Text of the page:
Date of Award
Doctor of Philosophy
Materials Science and Engineering
Steve W. Martin
As the world endures higher oil and gas prices, more people in the scientific and industrial communities have turned to fuel cells as a possible alternative. The intermediate temperature fuel cell operating between 100°C and 400°C offers the ability to lower costs through higher efficiencies, cheaper catalysts, and reduced need for expensive scrubbing equipment to remove CO and S impurities. However, there are currently very few known solid-state proton conductors with high conductivities over this temperature range;This work covers the development of two new groups of chalcogenide materials sought to have high proton conductivity over the intermediate temperature range. Anhydrous protonated thioborates based on meta-thioboric acid (HBS 2)3 was the first group of materials explored. Various materials were added to increase the glass forming ability (GeS2, B 2S3) and conductivity (SnI2, GeI2, GeI4). The systems were studied using IR, Raman, NMR, and impedance spectroscopy. A 47% GeI2, + HBS2 sample achieved the highest conductivity of ~10-6 (O CM)-1;The second group of materials was created from the reaction of an alkali metal hydrosulfide (MSH) and metal oxide powder (GeO2, SiO 2, TiO2) in deionized water. The reaction produced a hydrated amorphous material of the general formula MxRSx(OH) 4-x·yH2O;These materials were found to have a conductivity of 10-3 to 10-2 (O cm)-1 over a 100 to 270°C temperature range. The conducting species, mechanism, reaction, and thermal stability were studied by SEM, 1H and 133Cs NMR, and deuterium exchange. The alkali thio-metallates are promising candidates for use in intermediate fuel cells due to their high conductivity and good thermal stability.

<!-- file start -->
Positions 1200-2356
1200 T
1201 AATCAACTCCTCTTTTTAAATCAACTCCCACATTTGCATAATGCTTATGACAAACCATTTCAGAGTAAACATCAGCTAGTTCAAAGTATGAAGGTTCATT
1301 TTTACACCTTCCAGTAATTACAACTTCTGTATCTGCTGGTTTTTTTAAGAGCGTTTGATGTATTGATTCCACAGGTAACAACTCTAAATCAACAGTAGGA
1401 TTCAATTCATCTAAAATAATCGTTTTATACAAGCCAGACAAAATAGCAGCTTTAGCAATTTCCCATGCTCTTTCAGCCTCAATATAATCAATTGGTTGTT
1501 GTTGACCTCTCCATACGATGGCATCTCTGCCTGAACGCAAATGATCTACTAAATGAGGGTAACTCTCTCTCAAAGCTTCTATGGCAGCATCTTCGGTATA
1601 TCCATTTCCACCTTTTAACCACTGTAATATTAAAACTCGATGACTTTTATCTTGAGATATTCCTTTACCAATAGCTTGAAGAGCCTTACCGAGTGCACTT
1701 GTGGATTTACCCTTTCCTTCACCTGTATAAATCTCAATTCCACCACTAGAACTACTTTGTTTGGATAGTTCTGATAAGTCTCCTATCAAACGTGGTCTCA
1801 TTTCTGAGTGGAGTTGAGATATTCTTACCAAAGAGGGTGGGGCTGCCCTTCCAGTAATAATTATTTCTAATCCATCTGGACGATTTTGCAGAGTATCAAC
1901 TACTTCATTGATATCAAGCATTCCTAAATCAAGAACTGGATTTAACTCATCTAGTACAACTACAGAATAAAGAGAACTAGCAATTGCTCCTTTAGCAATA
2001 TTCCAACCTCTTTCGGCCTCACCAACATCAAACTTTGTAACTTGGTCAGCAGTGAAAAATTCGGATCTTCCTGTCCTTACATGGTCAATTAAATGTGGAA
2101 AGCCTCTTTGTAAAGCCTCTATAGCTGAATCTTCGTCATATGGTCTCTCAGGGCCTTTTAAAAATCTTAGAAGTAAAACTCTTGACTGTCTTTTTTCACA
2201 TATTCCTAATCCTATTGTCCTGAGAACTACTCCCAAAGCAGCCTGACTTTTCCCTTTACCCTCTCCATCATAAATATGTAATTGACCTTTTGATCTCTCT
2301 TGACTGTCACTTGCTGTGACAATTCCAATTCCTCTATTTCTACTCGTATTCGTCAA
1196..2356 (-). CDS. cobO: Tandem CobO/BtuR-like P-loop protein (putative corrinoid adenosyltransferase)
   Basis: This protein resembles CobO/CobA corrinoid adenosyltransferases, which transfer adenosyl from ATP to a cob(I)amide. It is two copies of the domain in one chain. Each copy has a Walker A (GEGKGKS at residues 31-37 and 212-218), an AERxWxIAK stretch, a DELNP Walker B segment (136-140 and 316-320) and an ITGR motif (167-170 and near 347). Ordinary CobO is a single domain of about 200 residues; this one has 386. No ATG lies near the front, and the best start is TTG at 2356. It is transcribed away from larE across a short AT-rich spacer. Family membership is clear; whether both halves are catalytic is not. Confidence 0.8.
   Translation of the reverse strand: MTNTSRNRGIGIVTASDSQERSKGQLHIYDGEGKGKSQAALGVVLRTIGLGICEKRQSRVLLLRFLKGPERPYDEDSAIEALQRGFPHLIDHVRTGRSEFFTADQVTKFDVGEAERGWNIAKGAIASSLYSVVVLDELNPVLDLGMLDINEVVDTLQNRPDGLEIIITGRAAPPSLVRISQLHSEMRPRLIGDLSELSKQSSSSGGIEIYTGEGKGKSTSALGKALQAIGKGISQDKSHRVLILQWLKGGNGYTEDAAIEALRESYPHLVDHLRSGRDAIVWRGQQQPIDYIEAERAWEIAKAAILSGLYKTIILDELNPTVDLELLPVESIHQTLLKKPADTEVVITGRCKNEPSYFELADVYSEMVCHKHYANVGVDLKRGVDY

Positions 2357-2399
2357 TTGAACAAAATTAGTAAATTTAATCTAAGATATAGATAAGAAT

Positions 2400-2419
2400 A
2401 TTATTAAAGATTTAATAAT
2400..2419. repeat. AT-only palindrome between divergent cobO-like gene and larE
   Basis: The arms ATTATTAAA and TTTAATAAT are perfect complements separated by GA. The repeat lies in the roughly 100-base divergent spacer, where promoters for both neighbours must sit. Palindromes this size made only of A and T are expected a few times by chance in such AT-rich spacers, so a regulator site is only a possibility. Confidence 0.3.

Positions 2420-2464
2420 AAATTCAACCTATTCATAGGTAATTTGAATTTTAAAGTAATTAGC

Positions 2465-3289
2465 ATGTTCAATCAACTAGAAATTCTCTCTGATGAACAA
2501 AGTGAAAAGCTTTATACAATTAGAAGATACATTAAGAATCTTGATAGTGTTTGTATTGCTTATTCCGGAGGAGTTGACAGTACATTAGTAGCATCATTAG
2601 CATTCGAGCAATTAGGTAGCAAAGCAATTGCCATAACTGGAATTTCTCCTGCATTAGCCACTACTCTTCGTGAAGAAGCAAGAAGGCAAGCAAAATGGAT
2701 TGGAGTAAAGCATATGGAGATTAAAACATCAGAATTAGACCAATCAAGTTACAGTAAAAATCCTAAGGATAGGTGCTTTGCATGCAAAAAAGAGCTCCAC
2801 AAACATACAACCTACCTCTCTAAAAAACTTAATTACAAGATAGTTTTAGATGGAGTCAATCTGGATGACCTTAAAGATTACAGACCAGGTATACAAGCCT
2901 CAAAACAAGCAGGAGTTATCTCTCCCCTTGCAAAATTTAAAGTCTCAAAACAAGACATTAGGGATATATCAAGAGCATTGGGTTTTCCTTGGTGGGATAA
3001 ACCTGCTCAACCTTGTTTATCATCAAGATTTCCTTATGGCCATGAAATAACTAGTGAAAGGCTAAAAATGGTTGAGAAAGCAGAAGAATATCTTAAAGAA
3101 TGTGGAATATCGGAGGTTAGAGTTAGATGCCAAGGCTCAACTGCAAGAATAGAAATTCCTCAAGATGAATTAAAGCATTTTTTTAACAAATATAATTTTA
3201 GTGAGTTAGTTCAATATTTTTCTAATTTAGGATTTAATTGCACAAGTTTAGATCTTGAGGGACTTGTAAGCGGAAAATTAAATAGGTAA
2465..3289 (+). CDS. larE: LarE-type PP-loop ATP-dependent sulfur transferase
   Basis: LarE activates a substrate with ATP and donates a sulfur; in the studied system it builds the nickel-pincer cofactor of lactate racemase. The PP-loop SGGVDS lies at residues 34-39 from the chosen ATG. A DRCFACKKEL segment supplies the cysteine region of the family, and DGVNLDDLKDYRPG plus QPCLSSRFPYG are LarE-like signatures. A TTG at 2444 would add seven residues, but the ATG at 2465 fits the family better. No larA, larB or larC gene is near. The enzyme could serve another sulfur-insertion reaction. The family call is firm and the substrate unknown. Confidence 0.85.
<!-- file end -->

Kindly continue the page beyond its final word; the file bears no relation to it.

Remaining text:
Digital Repository @ Iowa State University, http://lib.dr.iastate.edu/
Chad Andrew Martindale
Martindale, Chad Andrew, "Development of new proton conducting chalcogenide based materials for use in intermediate temperature fuel cells " (2005). Retrospective Theses and Dissertations. 1757.